Massive War Crimes: Syrian Regime Tortured, Starved, Murdered 11,000 Prisoners
This post originally ran on Juan Cole’s Web page.
A new report by three respected jurists argues that photographic evidence provided by a defector from the Syrian police proves systematic torture and summary execution of thousands of prisoners by the Baath regime headed by Bashar al-Assad. Ian Black at the Guardian broke the story.
The authors of the report write,
The inquiry team was mandated to determine the credibility of a defector from Syria whose occupation prior to his defection was in the service of the military police of the Syrian government . . . in that role it fell to him to photograph scenes of crimes. With the onset of the civil war the nature of his occupation changed. His duties, and those of his colleagues, now were to photograph and document the bodies of those brought from their places of detention to a military hospital.
The bodies he photographed since the civil war began, showed signs of starvation, brutal beatings, strangulation, and other forms of torture and killing. The defector who was codenamed “Caesar” by the inquiry team had, during the course of his work, smuggled out some tens of thousands of images of corpses so photographed by his colleagues and himself.
The authors are Professor David Crane, (brought charges against President Charles Taylor of Liberia at the Sierra Leone court), Geoffrey Nice (who prosecuted former Serbian president Slobodan Milosevic); and Desmond de Silva, a former chief prosecutor in Sierra Leone.
“Caesar” did not see the torture or executions himself, but photographed the bodies afterward. The report explains, “The reason for photographing executed persons was twofold: First to permit a death certificate to be produced without families requiring to see the body thereby avoiding the authorities having to give a truthful account of their deaths; second to confirm that orders to execute individuals had been carried out.”
That is to say, the Baath officials who ordered these 11,000 executions of prisoners of war were afraid that prison guards would take bribes to release the prisoners and just report them dead. The photographs were to prove to their superiors that they had actually followed through and polished the prisoner off. They were an anti-fraud measure.
The authors find that this bureaucratic rationale for the photographing, and the sophisticated numbering system used to keep track of the bodies, are strong evidence on the face of it that the regime ordered the deaths. Likewise, the assembly-line character of the photography work, with 50 bodies a day recorded, points to a systematic regime practice.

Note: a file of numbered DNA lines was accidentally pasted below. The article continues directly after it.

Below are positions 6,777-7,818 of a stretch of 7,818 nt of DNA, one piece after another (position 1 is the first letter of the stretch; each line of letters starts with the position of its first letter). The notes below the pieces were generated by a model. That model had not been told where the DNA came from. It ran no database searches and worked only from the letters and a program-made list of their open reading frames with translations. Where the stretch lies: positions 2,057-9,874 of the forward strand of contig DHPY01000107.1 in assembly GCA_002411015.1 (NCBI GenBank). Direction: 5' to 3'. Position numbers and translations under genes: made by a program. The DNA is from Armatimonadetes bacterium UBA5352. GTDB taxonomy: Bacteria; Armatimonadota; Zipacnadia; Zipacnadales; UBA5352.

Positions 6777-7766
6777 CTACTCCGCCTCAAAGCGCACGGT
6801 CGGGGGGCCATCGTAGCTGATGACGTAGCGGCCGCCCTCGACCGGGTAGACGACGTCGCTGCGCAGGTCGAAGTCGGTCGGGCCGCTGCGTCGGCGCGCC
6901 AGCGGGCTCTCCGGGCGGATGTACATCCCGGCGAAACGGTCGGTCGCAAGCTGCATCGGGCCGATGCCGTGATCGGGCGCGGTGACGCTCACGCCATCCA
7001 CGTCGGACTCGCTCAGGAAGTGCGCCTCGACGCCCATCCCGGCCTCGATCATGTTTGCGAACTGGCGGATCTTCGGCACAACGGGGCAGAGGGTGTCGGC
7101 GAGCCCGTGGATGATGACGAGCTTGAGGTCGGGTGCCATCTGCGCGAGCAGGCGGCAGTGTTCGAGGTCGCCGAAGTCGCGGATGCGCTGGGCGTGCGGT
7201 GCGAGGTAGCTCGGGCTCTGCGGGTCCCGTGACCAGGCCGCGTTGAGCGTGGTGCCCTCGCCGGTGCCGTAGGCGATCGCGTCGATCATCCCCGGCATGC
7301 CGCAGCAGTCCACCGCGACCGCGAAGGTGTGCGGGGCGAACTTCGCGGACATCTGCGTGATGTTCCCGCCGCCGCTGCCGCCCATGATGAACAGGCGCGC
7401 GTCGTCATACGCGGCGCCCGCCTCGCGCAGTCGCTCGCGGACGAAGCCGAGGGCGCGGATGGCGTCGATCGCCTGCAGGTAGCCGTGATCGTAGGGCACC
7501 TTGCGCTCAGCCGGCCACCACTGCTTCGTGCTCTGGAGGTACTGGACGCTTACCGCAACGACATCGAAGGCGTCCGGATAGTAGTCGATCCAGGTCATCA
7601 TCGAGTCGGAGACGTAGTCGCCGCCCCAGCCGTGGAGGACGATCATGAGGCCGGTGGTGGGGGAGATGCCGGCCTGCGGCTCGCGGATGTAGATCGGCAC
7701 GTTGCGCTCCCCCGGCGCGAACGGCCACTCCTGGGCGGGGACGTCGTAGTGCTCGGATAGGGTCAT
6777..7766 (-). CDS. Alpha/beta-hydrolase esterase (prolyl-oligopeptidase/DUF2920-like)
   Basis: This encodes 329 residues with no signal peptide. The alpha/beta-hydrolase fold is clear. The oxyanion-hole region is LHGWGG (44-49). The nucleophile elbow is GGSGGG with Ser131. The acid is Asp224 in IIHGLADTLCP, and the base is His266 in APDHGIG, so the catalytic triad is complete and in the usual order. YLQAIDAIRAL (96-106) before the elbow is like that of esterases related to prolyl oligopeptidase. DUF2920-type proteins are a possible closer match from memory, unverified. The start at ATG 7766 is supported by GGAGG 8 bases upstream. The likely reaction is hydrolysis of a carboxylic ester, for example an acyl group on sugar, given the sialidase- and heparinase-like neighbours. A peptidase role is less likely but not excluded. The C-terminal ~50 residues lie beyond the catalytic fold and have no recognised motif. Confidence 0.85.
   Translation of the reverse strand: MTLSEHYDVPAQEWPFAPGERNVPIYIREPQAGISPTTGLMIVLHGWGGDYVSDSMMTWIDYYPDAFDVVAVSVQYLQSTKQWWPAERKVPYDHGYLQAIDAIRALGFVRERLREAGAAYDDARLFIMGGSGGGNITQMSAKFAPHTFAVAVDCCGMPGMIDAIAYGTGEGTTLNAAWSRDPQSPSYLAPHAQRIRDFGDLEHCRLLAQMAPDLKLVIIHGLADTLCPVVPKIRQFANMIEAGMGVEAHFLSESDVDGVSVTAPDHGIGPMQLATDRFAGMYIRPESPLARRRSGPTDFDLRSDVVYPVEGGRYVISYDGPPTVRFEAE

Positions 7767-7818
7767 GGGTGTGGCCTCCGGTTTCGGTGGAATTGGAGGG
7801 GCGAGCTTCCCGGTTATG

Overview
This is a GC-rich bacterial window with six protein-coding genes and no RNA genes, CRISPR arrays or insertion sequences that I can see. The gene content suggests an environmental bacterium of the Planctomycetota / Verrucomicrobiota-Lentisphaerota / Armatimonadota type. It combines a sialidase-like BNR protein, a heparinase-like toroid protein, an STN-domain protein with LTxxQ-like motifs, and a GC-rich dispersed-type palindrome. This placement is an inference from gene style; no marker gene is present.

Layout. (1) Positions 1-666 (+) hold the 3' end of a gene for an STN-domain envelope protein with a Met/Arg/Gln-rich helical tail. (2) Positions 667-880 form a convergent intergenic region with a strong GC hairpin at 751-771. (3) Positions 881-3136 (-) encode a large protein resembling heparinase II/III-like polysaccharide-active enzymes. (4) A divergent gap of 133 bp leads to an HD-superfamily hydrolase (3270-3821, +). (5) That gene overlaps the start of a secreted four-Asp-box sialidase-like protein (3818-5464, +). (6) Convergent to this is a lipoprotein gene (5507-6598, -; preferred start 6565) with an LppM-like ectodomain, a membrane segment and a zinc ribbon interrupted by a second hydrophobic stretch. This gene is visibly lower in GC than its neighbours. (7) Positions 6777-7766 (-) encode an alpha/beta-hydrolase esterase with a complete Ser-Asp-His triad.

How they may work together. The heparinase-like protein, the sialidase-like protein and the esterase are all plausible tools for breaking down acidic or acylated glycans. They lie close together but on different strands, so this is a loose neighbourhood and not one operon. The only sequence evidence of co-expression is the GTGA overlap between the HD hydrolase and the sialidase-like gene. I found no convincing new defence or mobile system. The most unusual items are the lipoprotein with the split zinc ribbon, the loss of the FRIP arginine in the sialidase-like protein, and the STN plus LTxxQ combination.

They write, “In the view of the inquiry team the need to photograph those who were killed is a strong pointer to the fact that the killings were systematic, ordered, and directed from above.”
Many of the bodies showed signs of external frontal trauma. The photographs do not show internal injuries or injuries to the back of the body. They weren’t autopsy or forensic photos. They were just proof of death for the banal evil bureaucracy.
The authors explain:
The procedure was that when detainees were killed at their places of detention their bodies would be taken to a military hospital to which he would be sent with a doctor and a member of the judiciary, “Caesar’s” function being to photograph the corpses. He informed the inquiry team that there could be as many as fifty (50) bodies a day to photograph which required fifteen to thirty minutes of work per corpse.
The regime appears to have denied nutrition to many of the prisoners, who were skin and bones by the time they were executed, and their emaciated corpses often show signs of torture as well:
These photographs also included those who appeared to have been starved to death, some with signs of torture prior to death. Indeed, there were marks of beatings and burns even upon those emaciated bodies. In some cases the bodies had no eyes.
They scrutinized in detail over 800 of the bodies photographed. Most were men between the ages of 20 and 40. Nearly half, or 42%, were emaciated. Clear signs of inflicted trauma were visible on 1/5 of the bodies. Equivocal signs of trauma were present in another third of cases.
Although many had rope marks around the neck, they weren’t hanged but rather the kind of ligature marks present indicate that they were strangled. The authors think it possible that the strangulation began as part of the interrogation, as a form of torture.
A significant minority had been bound hand and foot with ligature marks showing on wrists, and beaten with rods.
Their youth made it highly unlikely that any of these symptoms or indeed their deaths were natural.
It should also be admitted that the rebel forces have also been guilty of torture, summary executions and ethnic cleansing of minorities. Given their limited resources, however, it is unlikely that they have committed such crimes on the same scale as the Baath regime, which has a long-standing bureaucracy that was clearly mobilized for the mass killings.
It seems clear that President Bashar al-Assad and other high officials of the Baath regime in Syria ought to be charged with war crimes or perhaps more, crimes against humanity (given the apparent systematicity of these abuses). Unfortunately the International Criminal Court only has jurisdiction over countries that have signed the Rome Statute (Syria has not). The only other way for the court to intervene is if the UN Security Council forwards a case to it, as happened with Muammar and Saif Gaddafi in Libya. So far Russia appears determined to run interference for the regime. One can only hope that this extensive proof of organized mass torture and summary execution will give Russia and Iran pause in their effort to ensure Bashar remains in power. If you back to the hilt a war criminal, some of the crime sticks to you.
The full report is here.